There are two possible alternatives for the content of the reference in this case:

  • A numeric custom field ID
  • A system field identifier. No special action required, the default behaviour of copying the descriptor "as is" will be enough.

Looking at the Javadoc for SimpleReferenceProcessorFactory, you will find it has a method ReferenceProcessor<String> fromOption(ReferenceOption option) that creates one from a set of predefined ReferenceProcessor depending on the value of an enum passed to that method. Among the possible values of ReferenceOption you will find these two:

  • CUSTOM_FIELD_ID that handles a numeric custom field ID (this would cover the case of custom fields).
  • VOID_TRANSLATOR, that does nothing; it treats the content as if it were not a reference. This would serve for the case of system fields.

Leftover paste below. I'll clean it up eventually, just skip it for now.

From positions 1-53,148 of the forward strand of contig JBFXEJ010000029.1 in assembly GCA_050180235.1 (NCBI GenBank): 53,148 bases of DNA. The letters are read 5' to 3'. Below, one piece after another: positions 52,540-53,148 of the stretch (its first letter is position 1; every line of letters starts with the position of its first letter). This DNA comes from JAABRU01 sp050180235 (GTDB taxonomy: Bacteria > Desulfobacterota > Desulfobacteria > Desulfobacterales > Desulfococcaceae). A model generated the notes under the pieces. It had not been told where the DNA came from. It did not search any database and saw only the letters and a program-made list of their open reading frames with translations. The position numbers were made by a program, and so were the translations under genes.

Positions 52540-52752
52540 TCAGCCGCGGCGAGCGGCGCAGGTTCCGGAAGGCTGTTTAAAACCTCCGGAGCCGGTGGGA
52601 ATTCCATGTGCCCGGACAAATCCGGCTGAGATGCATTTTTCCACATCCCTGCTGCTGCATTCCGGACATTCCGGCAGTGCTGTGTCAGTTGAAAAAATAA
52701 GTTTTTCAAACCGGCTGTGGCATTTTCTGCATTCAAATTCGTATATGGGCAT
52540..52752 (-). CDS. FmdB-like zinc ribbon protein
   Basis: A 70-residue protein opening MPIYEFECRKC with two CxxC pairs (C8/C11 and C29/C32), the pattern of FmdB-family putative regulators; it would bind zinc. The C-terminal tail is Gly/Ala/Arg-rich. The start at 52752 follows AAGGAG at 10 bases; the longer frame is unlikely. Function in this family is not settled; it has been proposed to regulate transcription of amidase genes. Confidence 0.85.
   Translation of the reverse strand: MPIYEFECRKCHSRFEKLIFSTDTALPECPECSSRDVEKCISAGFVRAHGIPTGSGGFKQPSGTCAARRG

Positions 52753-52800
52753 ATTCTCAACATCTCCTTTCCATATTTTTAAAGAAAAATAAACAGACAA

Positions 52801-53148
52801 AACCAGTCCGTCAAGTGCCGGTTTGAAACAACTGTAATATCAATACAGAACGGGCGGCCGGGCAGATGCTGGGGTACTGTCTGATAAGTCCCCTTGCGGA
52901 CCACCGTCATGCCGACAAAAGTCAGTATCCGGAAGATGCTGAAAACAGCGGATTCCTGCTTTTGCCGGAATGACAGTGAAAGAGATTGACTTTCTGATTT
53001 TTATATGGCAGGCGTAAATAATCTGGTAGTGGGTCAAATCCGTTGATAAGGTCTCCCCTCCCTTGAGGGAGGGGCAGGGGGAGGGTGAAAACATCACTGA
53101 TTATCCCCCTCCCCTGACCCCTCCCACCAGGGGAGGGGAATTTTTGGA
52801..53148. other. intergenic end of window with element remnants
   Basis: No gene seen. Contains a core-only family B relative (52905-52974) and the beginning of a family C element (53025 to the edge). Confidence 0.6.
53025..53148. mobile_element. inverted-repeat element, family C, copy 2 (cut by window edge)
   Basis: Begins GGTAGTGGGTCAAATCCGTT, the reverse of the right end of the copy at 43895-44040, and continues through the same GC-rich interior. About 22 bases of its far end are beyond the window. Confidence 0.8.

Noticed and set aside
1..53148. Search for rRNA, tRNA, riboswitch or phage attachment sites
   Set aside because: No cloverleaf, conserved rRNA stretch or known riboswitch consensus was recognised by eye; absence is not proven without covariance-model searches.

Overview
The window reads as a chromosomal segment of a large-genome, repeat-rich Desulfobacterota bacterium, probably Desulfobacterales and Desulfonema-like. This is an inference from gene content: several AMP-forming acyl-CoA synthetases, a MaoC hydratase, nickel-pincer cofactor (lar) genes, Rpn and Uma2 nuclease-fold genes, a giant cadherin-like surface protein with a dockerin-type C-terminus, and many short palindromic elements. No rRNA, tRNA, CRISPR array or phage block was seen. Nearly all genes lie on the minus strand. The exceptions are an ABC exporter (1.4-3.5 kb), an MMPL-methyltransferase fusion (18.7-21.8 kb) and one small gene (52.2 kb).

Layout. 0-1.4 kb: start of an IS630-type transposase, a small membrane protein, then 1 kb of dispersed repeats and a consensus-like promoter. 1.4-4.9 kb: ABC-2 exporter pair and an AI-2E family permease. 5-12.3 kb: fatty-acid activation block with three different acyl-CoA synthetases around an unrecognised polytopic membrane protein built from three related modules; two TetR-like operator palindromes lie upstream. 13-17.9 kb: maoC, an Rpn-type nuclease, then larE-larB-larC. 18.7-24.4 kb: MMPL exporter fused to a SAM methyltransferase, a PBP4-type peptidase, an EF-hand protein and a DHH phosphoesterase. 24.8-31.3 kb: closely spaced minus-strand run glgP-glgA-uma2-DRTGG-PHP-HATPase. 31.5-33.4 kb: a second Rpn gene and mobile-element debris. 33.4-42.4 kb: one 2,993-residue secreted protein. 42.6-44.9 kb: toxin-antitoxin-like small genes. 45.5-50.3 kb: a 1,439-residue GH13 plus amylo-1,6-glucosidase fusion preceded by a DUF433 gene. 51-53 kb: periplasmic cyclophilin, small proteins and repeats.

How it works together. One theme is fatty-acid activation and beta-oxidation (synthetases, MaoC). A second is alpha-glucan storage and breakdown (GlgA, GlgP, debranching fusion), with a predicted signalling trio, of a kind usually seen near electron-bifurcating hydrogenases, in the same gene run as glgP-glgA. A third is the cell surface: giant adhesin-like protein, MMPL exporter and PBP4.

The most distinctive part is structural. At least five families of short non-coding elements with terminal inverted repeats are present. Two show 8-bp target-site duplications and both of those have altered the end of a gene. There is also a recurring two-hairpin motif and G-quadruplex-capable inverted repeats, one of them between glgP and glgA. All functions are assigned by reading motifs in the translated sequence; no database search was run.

Finally, it is necessary to specify that these references should be treated in one of these ways, depending on whether they are about custom or system fields. In the Javadoc for ReferenceProcessorComposer you will find method:

<W> ReferenceProcessor<W> choiceOf(List<ReferenceProcessor<W>> processors, Function<W, Integer> selector)

This method can be used to build a ReferenceProcessor that is able to pick one among a list of ReferenceProcessor at runtime, depending on the reference values. 


Many workflow plugins reference fields in a slightly different way to the one seen here, using the ID string provided by Field.getId(). This produces the same strings shown here, with the only difference being that a custom field would be identified by "custom field_10101" instead of "10101". For those cases, there is already a built-in translator that handles the overall case, both for system and custom fields: simpleReferenceProcessorFactory.fromOption(FIELD_STRING_ID).